A bomb exploded in the office of the African National Congress (ANC) on the third floor of a block of offices in Stockholm Sweden. The office was severely damaged but nobody was killed despite the presence of three people in the office at the time. Amongst those that survived were the ANC's representative in Sweden Lindiwe Mabuza.
The bombing was part of a broader strategy of the apartheid government in the 1970s and 80s that sought to eliminate or neutralise South African liberation movements and the Anti-Apartheid movement outside the country. Both African and non African countries that supported Anti-Apartheid movement and the ANC were targeted. For instance, a series of attack of attacks that involved operations conducted by the apartheid government the ANC office in London was bombed March 1982 and in September 1986 the ANC office in Stockholm in Sweden was bombed. In March 1988 the ANC's Chief Representative in France Dulcie September was shot and killed in Paris.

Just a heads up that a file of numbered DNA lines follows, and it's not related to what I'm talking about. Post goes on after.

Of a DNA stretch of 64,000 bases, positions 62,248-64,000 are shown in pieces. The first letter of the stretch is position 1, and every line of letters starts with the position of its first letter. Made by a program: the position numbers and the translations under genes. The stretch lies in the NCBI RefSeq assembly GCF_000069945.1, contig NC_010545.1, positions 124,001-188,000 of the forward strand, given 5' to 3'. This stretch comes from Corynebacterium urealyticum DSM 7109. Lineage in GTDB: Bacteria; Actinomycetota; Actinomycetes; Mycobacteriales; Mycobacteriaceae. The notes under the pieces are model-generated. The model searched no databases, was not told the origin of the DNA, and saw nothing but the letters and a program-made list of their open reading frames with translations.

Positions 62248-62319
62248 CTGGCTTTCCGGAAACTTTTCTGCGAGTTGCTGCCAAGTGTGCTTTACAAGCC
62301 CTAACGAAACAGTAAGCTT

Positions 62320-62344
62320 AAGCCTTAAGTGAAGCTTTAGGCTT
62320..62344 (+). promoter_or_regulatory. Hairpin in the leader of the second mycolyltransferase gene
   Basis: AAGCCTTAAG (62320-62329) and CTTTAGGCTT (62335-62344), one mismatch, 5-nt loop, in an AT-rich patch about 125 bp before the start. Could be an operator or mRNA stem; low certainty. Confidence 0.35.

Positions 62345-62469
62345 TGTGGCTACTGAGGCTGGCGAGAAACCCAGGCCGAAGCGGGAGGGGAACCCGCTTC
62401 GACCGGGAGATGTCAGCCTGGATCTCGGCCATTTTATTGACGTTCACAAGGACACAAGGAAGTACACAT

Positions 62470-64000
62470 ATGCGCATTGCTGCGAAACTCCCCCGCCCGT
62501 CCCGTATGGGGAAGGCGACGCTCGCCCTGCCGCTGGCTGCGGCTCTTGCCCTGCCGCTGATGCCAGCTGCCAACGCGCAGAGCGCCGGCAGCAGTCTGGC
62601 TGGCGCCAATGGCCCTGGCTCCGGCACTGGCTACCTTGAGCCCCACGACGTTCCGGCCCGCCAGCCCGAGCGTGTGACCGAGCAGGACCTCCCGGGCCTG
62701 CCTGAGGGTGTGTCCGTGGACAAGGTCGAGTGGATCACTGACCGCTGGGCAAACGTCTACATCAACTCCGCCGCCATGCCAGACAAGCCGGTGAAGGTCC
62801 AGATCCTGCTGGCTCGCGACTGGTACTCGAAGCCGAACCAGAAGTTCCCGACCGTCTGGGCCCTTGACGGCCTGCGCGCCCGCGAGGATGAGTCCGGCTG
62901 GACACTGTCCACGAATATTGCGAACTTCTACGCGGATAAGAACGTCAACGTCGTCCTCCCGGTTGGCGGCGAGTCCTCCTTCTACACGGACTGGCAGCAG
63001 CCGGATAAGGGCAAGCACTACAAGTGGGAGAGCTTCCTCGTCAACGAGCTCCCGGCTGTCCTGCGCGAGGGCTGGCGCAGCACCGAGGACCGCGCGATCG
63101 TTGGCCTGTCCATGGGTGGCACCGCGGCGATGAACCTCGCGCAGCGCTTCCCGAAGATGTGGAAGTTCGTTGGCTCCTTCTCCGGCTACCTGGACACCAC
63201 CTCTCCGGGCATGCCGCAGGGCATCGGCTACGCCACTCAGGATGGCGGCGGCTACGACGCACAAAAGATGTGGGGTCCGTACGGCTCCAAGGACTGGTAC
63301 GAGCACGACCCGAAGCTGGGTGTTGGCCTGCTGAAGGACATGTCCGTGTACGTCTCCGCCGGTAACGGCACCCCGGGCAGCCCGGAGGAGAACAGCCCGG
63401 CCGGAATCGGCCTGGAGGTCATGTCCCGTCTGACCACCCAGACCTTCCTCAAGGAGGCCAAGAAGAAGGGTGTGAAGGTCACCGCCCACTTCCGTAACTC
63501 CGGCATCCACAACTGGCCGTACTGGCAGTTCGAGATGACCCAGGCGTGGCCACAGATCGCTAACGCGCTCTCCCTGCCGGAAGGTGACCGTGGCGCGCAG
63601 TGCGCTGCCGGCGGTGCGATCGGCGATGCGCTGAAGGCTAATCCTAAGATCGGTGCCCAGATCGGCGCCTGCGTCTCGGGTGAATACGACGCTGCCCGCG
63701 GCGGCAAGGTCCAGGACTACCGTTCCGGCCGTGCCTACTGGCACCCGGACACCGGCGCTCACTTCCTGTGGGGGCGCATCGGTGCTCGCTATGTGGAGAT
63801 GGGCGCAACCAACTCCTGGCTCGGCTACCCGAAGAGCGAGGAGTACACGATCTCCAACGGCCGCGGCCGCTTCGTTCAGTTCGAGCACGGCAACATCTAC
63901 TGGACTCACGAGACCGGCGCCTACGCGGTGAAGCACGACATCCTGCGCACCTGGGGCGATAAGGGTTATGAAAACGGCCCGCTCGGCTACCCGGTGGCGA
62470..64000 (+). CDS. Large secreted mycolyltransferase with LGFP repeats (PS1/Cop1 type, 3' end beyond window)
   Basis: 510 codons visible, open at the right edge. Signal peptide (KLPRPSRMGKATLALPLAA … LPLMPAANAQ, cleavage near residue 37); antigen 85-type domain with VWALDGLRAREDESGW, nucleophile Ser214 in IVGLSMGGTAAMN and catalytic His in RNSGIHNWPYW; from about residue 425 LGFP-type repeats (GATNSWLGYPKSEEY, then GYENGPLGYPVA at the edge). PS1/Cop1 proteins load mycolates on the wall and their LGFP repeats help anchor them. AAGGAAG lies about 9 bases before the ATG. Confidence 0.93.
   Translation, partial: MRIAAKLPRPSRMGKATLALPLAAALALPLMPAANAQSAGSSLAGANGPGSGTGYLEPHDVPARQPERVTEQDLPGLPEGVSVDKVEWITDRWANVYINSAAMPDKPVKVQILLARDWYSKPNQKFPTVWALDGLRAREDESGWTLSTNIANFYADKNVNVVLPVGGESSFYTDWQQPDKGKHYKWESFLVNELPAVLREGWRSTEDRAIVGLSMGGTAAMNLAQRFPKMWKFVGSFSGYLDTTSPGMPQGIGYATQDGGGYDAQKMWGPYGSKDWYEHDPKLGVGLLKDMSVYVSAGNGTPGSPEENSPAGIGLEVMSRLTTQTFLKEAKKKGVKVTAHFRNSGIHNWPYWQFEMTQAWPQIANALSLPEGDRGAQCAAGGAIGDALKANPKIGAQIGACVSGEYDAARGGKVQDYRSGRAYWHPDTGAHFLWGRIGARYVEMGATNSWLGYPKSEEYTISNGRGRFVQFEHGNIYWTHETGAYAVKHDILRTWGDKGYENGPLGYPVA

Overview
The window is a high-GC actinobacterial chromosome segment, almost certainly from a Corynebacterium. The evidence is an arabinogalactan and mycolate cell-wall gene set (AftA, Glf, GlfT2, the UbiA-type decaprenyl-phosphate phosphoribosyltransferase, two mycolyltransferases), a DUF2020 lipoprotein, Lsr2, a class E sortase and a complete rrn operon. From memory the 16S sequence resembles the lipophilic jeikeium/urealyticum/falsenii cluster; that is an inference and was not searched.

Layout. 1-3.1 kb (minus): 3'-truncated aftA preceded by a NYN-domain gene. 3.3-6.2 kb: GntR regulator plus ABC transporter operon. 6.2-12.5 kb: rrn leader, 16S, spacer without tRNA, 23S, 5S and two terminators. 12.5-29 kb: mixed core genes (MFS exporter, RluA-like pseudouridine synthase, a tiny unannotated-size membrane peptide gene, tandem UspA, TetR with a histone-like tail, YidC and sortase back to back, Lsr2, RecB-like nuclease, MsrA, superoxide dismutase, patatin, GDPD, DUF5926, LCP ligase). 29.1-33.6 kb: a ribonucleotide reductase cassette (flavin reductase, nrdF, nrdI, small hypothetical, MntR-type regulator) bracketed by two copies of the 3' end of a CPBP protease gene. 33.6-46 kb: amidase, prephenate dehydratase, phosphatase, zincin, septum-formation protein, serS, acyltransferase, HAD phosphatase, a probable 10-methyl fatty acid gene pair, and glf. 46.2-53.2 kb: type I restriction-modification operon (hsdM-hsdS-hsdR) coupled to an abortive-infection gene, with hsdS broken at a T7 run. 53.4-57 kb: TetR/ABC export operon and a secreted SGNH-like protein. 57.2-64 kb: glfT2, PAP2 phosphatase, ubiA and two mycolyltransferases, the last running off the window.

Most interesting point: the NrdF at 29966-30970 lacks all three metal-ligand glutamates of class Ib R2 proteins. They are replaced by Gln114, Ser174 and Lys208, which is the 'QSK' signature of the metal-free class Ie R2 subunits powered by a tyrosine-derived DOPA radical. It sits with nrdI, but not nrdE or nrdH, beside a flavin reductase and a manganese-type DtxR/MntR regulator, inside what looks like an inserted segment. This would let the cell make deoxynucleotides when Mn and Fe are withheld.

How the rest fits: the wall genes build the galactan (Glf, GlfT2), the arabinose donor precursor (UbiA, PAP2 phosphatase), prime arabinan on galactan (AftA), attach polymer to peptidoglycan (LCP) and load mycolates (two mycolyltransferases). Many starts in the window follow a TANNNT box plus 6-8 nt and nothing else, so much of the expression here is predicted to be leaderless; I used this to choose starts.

Craig Williamson an intelligence operative involved in gathering information on activities of the ANC overseas stated his activities were "...to understand the whole dynamic behind the anti-apartheid support internationally. We had to sabotage it." He applied for amnesty in 1995 for the bombing of the ANC's offices in London and despite his denials, is suspected to have been involved in the Stockholm bombing.
Tor Sellstrom, (2002), Sweden and National Liberation in Southern Africa: Volume II, Solidarity and Assistance 1970-1994, (Stockholm), pp.634-635|
Mark Israel, 'Crime of the State: Victimisation of South African Political Exiles in the UK' in Crime, Law and Social Change, Vol.29, No 1, 1998, pp.1-29|
(Coleman, M. (ed) (1998). A Crime Against Humanity: analysing the repression of the apartheid state, Johannesburg: Human Rights Committee.)|
Author, 'The State outside South Africa between 1960 and 1990' (Volume Two Chapter Two), [online], available at :www.polity.org.za[accessed: 30 August 2010]